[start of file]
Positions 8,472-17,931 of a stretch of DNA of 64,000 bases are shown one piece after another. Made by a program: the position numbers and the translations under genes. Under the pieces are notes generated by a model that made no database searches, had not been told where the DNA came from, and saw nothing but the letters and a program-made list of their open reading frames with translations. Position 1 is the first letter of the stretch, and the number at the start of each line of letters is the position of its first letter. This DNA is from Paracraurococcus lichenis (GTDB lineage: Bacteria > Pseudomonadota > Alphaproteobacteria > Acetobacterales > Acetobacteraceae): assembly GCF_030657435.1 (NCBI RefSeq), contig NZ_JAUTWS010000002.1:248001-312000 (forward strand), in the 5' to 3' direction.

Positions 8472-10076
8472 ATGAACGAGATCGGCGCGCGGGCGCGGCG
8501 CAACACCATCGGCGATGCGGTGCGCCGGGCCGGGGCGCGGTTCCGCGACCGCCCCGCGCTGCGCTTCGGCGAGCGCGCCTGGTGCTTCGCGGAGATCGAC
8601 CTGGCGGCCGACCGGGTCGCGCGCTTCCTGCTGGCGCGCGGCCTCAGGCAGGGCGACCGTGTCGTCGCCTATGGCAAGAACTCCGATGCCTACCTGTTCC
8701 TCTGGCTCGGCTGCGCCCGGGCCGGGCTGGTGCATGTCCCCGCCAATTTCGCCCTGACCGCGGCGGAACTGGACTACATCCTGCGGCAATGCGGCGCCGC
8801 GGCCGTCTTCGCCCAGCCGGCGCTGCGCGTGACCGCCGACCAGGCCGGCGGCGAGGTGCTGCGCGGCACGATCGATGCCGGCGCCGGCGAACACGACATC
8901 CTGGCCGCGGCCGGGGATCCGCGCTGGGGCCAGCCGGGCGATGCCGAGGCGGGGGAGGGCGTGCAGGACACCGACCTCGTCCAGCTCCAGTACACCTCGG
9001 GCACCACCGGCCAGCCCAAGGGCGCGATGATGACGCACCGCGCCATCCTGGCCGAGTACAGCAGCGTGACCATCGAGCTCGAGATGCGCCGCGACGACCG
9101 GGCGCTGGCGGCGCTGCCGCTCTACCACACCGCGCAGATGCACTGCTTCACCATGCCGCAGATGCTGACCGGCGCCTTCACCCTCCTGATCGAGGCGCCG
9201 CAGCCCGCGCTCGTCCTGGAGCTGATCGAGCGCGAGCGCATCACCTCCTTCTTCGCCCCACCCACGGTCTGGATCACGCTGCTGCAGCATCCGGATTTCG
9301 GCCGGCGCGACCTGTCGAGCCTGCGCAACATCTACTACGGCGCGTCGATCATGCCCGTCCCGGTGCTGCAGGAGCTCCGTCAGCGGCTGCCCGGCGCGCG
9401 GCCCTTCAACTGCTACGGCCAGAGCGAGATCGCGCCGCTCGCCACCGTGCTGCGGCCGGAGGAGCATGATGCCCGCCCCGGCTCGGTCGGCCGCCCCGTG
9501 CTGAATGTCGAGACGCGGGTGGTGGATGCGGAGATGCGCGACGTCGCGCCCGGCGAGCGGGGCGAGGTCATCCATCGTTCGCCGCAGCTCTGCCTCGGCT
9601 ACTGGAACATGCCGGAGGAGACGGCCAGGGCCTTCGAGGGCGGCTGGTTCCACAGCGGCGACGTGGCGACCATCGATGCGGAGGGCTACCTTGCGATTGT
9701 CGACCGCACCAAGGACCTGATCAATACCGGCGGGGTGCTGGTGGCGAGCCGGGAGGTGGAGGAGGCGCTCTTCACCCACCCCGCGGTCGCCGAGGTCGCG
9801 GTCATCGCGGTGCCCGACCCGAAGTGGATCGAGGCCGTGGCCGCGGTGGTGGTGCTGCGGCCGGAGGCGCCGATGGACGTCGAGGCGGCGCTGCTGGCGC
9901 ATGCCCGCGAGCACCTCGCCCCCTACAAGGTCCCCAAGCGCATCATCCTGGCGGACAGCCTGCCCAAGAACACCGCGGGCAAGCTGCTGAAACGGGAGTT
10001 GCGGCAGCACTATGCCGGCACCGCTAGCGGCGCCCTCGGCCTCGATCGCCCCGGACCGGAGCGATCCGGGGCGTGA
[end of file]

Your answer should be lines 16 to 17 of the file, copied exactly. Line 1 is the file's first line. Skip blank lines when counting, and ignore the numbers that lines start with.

9701 CGACCGCACCAAGGACCTGATCAATACCGGCGGGGTGCTGGTGGCGAGCCGGGAGGTGGAGGAGGCGCTCTTCACCCACCCCGCGGTCGCCGAGGTCGCG
9801 GTCATCGCGGTGCCCGACCCGAAGTGGATCGAGGCCGTGGCCGCGGTGGTGGTGCTGCGGCCGGAGGCGCCGATGGACGTCGAGGCGGCGCTGCTGGCGC